In his autobiographical notes, Anders Zorn writes about how the idea for the painting was born:
"This work was painted in June and part of July after sunset and I am pleased to have done it. I had just given Morkarlby a new maypole. It was painted red every Midsummer and I realised and still realise that it is my solemn duty to be present and to lead the dressing of said pole. My farmhand, dear Verner, was in charge of raising the maypole on the stroke of midnight on Midsummer night. Once it was up, a reel was played and people danced hand-in-hand around the maypole and the yards in an endless snake of youngsters. Then there was dancing in one of the yards until sunrise. This is what my painting portrays."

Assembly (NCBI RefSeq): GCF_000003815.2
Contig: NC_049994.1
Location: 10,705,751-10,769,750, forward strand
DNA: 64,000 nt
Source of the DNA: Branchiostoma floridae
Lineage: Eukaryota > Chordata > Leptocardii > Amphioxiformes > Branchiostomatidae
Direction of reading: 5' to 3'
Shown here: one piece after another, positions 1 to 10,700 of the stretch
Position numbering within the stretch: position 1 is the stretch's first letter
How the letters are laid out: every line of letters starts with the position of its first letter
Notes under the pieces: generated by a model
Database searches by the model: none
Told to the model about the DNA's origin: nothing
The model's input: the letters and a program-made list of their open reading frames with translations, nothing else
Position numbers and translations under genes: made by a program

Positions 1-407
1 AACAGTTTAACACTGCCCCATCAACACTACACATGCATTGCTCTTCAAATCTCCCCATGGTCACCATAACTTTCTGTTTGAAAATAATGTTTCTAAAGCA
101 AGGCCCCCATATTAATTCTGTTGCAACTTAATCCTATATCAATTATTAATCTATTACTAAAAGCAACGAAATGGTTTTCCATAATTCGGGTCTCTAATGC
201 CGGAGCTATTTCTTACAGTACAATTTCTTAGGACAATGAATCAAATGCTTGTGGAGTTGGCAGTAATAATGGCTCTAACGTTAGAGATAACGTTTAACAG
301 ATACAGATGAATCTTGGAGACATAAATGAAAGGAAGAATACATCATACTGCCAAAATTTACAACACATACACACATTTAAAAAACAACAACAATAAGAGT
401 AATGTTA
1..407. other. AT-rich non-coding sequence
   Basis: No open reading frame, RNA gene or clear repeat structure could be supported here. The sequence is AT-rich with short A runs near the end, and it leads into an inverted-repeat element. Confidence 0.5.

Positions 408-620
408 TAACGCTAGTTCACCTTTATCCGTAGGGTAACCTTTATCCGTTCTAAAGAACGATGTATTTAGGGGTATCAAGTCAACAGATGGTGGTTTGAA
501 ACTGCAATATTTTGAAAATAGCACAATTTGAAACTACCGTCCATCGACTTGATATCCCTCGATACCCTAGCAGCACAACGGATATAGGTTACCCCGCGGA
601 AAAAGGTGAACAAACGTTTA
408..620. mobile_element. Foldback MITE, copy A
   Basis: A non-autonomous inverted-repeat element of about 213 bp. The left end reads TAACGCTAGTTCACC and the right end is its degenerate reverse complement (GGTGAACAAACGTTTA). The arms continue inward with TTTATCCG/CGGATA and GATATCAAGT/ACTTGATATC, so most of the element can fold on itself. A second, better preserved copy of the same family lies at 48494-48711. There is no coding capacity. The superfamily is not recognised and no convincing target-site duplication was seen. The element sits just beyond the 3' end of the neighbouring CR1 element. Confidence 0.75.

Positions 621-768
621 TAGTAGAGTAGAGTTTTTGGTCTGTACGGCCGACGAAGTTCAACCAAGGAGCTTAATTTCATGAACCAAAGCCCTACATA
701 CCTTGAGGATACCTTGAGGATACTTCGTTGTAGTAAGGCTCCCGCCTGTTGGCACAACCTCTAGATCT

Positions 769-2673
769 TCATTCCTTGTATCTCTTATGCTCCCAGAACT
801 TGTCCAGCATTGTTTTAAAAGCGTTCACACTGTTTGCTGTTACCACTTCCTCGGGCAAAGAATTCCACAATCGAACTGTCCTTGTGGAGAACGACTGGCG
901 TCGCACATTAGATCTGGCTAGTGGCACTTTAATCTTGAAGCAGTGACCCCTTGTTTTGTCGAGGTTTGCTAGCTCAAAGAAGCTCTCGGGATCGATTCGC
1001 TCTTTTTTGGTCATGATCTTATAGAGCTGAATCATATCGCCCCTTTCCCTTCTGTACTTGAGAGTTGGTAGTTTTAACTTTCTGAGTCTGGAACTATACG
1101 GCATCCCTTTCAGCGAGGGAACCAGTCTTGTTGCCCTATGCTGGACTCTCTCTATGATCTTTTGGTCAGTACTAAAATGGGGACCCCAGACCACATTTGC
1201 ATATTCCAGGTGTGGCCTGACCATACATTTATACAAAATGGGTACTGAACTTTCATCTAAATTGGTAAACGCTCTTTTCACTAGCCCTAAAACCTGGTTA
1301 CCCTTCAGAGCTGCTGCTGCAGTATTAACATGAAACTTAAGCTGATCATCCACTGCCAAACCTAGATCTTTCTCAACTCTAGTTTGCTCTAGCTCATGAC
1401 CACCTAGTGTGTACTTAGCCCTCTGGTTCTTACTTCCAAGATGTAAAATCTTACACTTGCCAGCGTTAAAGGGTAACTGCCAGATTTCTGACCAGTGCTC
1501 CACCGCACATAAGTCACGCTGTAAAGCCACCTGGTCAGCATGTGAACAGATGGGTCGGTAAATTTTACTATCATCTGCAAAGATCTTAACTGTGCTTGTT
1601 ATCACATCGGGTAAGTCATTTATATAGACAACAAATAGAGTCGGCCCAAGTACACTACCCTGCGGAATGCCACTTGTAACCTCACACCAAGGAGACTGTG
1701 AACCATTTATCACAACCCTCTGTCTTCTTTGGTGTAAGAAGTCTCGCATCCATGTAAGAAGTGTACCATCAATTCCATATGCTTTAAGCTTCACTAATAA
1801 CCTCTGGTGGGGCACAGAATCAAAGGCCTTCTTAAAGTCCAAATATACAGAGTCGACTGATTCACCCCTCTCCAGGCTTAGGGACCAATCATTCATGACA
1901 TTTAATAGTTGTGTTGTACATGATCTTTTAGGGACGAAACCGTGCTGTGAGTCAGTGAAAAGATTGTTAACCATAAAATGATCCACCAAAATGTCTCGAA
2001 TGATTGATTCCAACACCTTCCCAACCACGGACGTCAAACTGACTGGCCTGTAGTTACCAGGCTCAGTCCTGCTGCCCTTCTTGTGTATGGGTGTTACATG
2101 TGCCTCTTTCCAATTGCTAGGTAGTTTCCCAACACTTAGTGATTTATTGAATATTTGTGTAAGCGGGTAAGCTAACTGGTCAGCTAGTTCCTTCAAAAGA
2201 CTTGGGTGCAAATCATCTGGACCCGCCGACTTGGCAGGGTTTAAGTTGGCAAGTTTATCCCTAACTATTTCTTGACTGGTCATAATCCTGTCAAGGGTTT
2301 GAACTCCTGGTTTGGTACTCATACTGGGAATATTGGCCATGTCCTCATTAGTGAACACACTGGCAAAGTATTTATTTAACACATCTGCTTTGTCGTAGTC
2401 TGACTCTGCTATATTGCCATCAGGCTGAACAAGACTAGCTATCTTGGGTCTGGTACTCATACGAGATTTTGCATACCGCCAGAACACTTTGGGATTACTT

Zorn does not put the maypole at the centre of his Midsummer Dance. His message is all about the experience of the dance, the scents of a summer night and the light. He completed this painting in 1897.
Nationalmuseum received the work Midsummer Dance as a gift from the Royal Swedish Academy of Fine Arts in 1903. There is a replica in a rather smaller format (117.5 x 90) in private ownership, commissioned by an American collector in 1903.